The FDIC's review of the third pillar, administration, centered on Alan Chi. Alan Chi had received no training in BSA compliance before taking over as BSA Officer in August 2011. After his appointment, he attended several Independent Community Bankers of America courses and completed a webinar. He also gained familiarity with the BSA through interactions with the FDIC and review of FDIC reports. Rawlins determined that this was inadequate experience to administer the Bank's BSA compliance program. Rawlins also concluded that Alan Chi could not dedicate sufficient time to compliance amidst his many roles at the Bank. Rawlins believed that sharing BSA and credit responsibilities created a conflict of interest and inhibited Alan Chi's ability to assess the Bank's compliance efforts objectively.

         With regard to the fourth pillar, training, Alan Chi offered presentations to Bank staff on customer identification, currency transaction reporting, anti-money laundering, identity theft, and unlawful internet gambling. He also provided employees with copies of the Bank's BSA Policy Manual and tested their knowledge through quizzes. Employees were expected to attend a webinar, which Rawlins considered rudimentary. Rawlins found that the Bank's training materials were not tailored to specific job functions. Rawlins concluded that Alan Chi was an inadequate BSA Officer who was not qualified to serve as the sole person responsible for BSA compliance training, thus rendering the training insufficient.

         In addition to her review of the Bank's compliance with the four pillars, Rawlins noticed that the Bank did not file a SAR or document its decision not to file a SAR relating to several transactions.[2] In 2011 and 2012, the Bank received grand jury subpoenas seeking information on several customers who were part of a Federal Bureau of Investigation (FBI) investigation into international espionage and misappropriation of trade secrets. The Department of Justice (DOJ) directed the Bank to "maintain the utmost secrecy with regard to this Federal grand jury subpoena." Alan Chi interpreted this to mean that he could not disclose any aspect of the FBI investigation and decided not to file a SAR. Rawlins' draft 2012 ROE concluded that the Bank should have filed a SAR pursuant to 12 C.F.R. § 353.3(a)(4), describing at a general level the suspicious transactions of the customers who were under investigation. Although Edmund Wong, Rawlins' immediate supervisor, initially disagreed, he ultimately concluded that the Bank should have filed a SAR after Wong discovered evidence of a so-called "layering scheme" involving several customers.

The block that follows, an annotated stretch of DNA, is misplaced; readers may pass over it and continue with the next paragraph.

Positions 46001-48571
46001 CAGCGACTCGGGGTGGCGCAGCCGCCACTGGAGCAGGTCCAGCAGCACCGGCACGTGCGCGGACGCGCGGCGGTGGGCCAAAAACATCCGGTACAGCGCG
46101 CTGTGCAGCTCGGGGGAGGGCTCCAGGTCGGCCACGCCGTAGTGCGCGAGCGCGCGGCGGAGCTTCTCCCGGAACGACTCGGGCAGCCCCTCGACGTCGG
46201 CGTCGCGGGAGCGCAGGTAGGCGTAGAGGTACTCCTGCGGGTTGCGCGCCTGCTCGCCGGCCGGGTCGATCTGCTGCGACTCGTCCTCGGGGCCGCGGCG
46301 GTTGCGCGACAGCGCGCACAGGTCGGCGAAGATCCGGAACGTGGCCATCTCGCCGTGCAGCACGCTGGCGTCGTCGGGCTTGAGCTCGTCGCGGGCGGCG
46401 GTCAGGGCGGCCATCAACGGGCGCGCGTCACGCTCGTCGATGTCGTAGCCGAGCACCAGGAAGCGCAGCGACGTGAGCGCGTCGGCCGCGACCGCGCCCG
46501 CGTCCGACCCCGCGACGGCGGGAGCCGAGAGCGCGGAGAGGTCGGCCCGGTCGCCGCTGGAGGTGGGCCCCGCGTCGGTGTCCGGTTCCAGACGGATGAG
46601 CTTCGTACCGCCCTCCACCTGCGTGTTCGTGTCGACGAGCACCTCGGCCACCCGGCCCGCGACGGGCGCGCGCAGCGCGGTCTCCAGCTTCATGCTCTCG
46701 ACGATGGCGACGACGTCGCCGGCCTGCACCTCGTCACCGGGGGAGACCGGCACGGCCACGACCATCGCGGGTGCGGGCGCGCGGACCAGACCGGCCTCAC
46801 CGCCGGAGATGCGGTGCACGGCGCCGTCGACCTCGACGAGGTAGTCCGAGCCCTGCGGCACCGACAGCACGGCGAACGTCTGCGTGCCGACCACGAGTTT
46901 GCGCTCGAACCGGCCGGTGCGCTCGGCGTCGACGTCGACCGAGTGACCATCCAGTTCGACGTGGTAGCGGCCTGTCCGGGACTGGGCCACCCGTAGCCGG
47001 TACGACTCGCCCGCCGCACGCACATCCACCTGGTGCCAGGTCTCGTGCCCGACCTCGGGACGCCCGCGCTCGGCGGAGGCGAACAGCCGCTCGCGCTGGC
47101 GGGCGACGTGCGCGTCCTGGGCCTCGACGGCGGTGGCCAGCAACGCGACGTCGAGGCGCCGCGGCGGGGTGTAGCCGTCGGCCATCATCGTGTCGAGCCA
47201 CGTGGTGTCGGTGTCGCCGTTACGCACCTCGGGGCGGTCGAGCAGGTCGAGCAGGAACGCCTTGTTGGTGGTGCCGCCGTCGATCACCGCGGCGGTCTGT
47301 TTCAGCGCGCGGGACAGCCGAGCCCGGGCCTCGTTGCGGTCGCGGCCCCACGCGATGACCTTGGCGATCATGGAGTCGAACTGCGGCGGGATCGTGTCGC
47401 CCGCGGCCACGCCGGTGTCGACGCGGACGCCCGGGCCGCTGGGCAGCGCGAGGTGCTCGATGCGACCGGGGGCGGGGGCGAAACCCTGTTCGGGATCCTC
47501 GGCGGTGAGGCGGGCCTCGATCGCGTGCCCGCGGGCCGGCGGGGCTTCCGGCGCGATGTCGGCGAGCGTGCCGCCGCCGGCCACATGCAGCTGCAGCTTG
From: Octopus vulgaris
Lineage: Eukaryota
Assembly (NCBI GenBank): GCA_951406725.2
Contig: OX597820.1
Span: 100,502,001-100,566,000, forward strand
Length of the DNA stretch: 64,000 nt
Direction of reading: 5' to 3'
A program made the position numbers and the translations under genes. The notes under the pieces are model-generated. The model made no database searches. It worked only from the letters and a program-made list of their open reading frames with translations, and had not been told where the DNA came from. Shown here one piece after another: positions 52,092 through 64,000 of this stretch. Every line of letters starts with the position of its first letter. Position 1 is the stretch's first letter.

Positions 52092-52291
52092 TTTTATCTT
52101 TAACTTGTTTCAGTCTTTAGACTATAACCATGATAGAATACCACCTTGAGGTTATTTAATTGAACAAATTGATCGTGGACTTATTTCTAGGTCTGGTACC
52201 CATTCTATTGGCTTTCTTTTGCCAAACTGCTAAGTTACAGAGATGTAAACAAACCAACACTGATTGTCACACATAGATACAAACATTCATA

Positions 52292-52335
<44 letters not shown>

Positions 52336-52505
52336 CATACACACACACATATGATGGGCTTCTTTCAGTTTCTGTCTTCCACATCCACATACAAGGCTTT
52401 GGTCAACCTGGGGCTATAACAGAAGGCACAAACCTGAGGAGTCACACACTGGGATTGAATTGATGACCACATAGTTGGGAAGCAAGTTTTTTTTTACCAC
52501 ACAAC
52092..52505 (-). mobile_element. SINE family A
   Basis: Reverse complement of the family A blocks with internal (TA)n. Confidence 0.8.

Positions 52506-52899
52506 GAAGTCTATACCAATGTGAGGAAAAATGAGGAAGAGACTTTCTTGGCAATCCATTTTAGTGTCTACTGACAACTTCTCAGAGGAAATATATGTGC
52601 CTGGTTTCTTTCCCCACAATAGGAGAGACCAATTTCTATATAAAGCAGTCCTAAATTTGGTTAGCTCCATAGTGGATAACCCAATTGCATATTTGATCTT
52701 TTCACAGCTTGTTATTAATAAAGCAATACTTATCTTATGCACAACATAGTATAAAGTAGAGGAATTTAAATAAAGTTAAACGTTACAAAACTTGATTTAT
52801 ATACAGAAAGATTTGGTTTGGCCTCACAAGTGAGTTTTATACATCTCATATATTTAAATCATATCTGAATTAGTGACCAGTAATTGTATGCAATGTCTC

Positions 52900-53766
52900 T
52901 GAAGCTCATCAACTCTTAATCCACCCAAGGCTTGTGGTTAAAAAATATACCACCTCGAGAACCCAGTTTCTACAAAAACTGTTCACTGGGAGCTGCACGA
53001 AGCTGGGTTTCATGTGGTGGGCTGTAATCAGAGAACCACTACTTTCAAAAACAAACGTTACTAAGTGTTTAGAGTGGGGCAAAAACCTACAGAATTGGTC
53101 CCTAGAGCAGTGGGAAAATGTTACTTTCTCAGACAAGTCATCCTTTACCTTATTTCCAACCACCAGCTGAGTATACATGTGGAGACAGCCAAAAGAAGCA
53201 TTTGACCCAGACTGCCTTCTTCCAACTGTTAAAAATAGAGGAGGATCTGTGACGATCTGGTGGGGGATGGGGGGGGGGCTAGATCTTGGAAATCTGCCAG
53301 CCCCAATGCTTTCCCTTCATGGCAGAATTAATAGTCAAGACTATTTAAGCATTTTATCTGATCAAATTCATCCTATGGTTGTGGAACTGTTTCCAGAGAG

After the Bank refused to agree to a consent order following the 2012 examination, the FDIC issued a notice of charges seeking to impose a cease and desist order against the Bank. The Bank's Answer denied the material allegations contained in the notice. The ALJ, C. Richard Miserendino, conducted a four-day hearing in San Francisco. The ALJ's Recommended Decision concluded that the Bank had violated the BSA and its implementing regulations. The ALJ found the Bank's ancillary defenses that the BSA regulations and the FDIC's alleged bias violated the Bank's due process rights were unavailing. The ALJ recommended the issuance of a cease and desist order. The FDIC Board affirmed the ALJ's Recommended Decision and issued a cease and desist order.[3] The Bank timely filed this petition for review.


         "Whether a statute or regulation is unconstitutionally vague is a question of law and the standard of review is de novo." United States v. Helmy, 951 F.2d 988, 993 (9th Cir. 1991) (citation omitted). Due process challenges are also subject to de novo ...